There's Friends and Then There's Social Media Friends
I recently did some housecleaning on my Facebook friends list and it got me thinking about the nature of friendship, especially on social media.
For me, and I imagine most people, a social media friendship is decidedly different than a friendship in the meat world. In the real world, the people I call friends are people with whom I share some level of:
- History – My friends and I have some kind of history together, or we're actively creating one.
- Congruity of values – My friends and I have at least some common ground in our belief systems that enables us to empathize with and support one another.
- Mutual affinity – We just like being around each other.
Social media friendships are very different. For many of them, I might have a shared history but virtually no congruity of values. Or maybe the affinity is one-way, which doesn't work in the real world. I have some social media friends who I have an affinity for, but I have no history with and no idea whether our values are congruous or not. And there are still others in which there is shared history and compatible values, but their personality is such that we wouldn't enjoy each other's company for very long in the real-world.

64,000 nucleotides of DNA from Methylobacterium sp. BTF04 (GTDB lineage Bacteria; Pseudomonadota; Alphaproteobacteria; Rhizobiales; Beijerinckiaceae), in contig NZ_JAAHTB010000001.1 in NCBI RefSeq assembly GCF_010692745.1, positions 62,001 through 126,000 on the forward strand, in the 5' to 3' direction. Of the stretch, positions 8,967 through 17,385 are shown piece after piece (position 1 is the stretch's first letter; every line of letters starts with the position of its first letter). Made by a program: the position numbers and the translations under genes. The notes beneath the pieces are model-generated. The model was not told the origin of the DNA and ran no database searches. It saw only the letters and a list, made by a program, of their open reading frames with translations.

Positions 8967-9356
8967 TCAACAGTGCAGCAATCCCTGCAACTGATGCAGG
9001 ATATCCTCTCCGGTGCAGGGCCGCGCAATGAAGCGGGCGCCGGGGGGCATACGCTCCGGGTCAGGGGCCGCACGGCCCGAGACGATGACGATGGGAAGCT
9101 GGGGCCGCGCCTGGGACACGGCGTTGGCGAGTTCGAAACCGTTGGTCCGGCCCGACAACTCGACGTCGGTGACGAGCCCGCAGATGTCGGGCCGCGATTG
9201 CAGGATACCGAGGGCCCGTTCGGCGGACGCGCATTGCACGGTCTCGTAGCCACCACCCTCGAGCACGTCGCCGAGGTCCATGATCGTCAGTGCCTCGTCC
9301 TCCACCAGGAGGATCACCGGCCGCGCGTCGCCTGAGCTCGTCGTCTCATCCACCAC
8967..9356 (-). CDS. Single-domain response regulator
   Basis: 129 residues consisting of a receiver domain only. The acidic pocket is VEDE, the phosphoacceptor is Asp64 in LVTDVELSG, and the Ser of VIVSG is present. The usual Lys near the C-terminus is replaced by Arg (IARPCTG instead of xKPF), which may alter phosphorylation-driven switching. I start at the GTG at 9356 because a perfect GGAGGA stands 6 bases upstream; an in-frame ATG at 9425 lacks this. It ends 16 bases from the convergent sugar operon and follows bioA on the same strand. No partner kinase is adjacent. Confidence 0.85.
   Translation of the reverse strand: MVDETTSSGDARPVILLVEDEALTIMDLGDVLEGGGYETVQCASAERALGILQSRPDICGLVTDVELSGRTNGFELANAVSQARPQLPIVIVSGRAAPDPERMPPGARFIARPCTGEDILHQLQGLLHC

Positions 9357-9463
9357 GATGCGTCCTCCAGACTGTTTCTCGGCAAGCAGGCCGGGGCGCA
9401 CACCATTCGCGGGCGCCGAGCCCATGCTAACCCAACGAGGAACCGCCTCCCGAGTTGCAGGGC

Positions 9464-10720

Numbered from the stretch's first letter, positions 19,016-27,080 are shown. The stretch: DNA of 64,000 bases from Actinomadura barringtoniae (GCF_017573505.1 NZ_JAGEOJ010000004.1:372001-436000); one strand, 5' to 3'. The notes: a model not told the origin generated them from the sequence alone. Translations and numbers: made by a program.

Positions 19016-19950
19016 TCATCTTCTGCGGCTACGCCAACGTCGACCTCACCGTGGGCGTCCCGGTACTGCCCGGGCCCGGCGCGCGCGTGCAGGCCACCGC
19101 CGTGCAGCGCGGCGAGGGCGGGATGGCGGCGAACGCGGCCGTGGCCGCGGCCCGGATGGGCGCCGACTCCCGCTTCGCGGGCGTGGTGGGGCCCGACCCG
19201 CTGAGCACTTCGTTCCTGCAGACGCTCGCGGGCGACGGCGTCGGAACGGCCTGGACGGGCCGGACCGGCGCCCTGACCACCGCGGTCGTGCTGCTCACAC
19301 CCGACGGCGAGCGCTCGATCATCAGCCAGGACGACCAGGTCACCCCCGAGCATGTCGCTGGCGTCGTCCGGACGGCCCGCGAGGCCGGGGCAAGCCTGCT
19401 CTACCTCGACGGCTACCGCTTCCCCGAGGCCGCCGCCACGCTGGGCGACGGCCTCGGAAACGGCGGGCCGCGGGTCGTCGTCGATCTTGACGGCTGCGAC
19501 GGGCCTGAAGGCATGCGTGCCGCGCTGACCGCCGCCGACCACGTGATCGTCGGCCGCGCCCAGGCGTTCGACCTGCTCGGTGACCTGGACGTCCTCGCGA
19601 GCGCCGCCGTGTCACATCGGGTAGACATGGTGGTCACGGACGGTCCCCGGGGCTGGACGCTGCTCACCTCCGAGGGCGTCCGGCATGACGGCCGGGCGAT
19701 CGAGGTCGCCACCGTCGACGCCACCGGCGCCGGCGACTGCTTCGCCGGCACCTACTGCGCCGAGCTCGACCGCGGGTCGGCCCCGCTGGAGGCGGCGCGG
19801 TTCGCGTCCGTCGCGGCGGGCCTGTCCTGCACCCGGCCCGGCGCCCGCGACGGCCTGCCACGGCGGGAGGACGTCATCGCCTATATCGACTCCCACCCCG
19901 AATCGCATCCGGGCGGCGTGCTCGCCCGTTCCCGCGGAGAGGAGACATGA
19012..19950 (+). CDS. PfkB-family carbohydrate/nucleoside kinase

In other words, there's a lot more leeway in who I consider a social media friend than who I consider a real-world friend.
(By the way, I know that some people choose to limit their social media friendships to people with whom they are also have real-world friendships. That keeps things clean and there are advantages to that. On the other hand, some of my very best real-world friends began as online friends, so I view that approach as low-risk, low-reward.)
Anyway, pruning my Facebook friendship list got me thinking about how people maintain social media "friends" when their relationships are built on such a wobbly foundations to start with.
When people "friend" each other on social media, they aren't necessarily declaring their genuine friendship for each other. They might not have the history, congruity, and mutual affinity required for that.
They're simply agreeing to share thoughts with one another in the form of posts and updates.
That's it. Unless you are real world friends with somebody, that's the most you can usually say for your social media friendships as a whole. (And truth be told, even that little bit might not exist – a person could friend you and immediately turn off updates from you in their feeds, for example.)